IMF increases reserves to help poor countries
US Treasury Secretary Janet Yellen at a press conference during the G20 in Venice, Sunday July 11, 2021 © AP - Luca Bruno
By: Aabla Jounaïdi Follow
Meeting in Venice this weekend, the finance ministers of the G20 countries, that is to say the 19 richest countries in the world and the European Union, said yes to an international taxation of multinationals.
A reform globally welcomed.
G20 ministers also supported the initiative of the International Monetary Fund (IMF) to increase aid to the most vulnerable countries so that they can overcome the Covid-19 crisis.
To achieve this, the IMF will increase its reserves of "special drawing rights" to an amount equivalent to 650 billion dollars.
This is the largest increase in reserves since the institution has existed.
“Special Drawing Rights” (SDRs) are the currency that the fund can issue to member countries.
What to increase their reserves to face the storm.
As soon as the IMF's Board of Governors has approved it, the allocations will be paid by the end of August.
According to the quota system, the richest countries have the lion's share - around $ 430 billion - against 62 billion for the most fragile economies.
Last month, the G7 spoke of a target of $ 100 billion in SDRs to be given to the poorest countries
And this amount was not mentioned in the final press release of the G20 on Saturday.
Obviously, the account is not there.
It is recalled that according to the IMF, the financing needs of African States to respond to the crisis amount to at least 200 billion dollars over 5 years.
G20 ministers called on the IMF to work on a mechanism allowing richer states that wish to redeploy their SDRs, or even donate them to poor states in the coming months.
This must be done via a new fund dedicated to the recovery of vulnerable countries.
In their final communiqué, the G20 finance ministers hope for contributions that can achieve an ambitious goal.
No ambitious target in sight for immunization assistance in vulnerable countries
The finding is unanimous, however.
Developing countries will not be able to get by without mass vaccination.
However, inequality persists between, on the one hand, a developed world which has vaccinated 70% of its population, and vulnerable countries which vaccinate less than 5%.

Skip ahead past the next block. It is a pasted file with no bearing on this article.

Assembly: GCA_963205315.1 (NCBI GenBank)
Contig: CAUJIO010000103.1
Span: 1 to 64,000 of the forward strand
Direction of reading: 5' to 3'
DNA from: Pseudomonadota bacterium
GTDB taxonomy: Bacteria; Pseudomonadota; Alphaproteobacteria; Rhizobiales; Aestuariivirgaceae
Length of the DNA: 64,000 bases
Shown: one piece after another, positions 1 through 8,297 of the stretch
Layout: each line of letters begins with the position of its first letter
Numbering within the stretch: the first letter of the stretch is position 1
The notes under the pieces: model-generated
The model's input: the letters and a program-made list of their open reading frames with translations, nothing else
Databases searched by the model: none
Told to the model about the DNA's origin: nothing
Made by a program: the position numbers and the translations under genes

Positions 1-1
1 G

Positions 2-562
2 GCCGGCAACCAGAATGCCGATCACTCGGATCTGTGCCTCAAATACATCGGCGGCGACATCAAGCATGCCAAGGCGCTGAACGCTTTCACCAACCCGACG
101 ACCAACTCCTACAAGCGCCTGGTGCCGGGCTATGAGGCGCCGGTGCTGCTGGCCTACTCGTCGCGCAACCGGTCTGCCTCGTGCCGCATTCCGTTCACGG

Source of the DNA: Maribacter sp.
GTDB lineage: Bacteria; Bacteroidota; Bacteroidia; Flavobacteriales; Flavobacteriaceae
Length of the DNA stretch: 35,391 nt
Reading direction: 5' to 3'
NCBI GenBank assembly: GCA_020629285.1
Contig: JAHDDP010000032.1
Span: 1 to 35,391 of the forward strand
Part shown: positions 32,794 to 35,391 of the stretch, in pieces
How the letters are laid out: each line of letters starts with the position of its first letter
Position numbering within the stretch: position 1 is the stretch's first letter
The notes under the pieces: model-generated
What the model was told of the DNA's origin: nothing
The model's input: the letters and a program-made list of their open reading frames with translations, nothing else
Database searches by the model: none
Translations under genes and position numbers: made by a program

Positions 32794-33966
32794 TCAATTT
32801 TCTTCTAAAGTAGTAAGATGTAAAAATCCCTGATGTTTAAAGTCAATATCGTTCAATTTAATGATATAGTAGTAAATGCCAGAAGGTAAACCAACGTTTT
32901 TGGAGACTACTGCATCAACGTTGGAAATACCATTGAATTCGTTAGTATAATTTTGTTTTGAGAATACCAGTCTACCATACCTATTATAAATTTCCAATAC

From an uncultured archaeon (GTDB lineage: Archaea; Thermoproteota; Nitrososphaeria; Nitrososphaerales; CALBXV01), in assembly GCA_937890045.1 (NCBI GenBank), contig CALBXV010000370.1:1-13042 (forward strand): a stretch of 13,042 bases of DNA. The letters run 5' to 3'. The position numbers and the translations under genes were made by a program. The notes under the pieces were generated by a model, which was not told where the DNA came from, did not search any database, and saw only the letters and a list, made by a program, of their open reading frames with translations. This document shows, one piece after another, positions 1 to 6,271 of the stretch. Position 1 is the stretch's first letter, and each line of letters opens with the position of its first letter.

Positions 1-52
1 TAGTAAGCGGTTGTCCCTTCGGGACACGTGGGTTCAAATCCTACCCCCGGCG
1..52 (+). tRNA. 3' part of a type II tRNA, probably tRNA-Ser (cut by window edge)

And in the words of the G20 ministers themselves, it is the global economic recovery that is threatened by delays in vaccination.
Despite this, no concrete commitment was made in Venice in support of the global initiative for access to vaccines, Covax.
Discussions were postponed to the G20 meetings next October.
As Delta variant progresses at lightning speed, three African states call for debt restructuring
Overwhelmed by the weight of their debt, Zambia, Chad and Ethiopia have asked to benefit from the new G20 common debt treatment framework. Created at the end of 2020, this “
” makes it possible to make
” between debtor countries and creditors, whether they are States or international commercial creditors. The example of Chad was put forward by the G20 and Ethiopia was called upon to follow it. N'Djamena has obtained commitments from its bilateral G20 creditors, of which China is a member. It remains to convince other public and private creditors, including the mining giant Glencore. Many African states are still reluctant to take the plunge,for fear of having the doors of the markets closed.
Record revenues for the Suez Canal despite the blockage in March.
The channel brought authorities $ 5.84 billion in fiscal year 2020-2021, up 2.2%.
” annual income
in its history, despite the six days of complete blockage in the spring.
But according to the director of the Canal Authority, the incentive trade policy, in particular the reduction of rights of way, has made traffic denser with 9,763 vessels just for the first six months of 2021.
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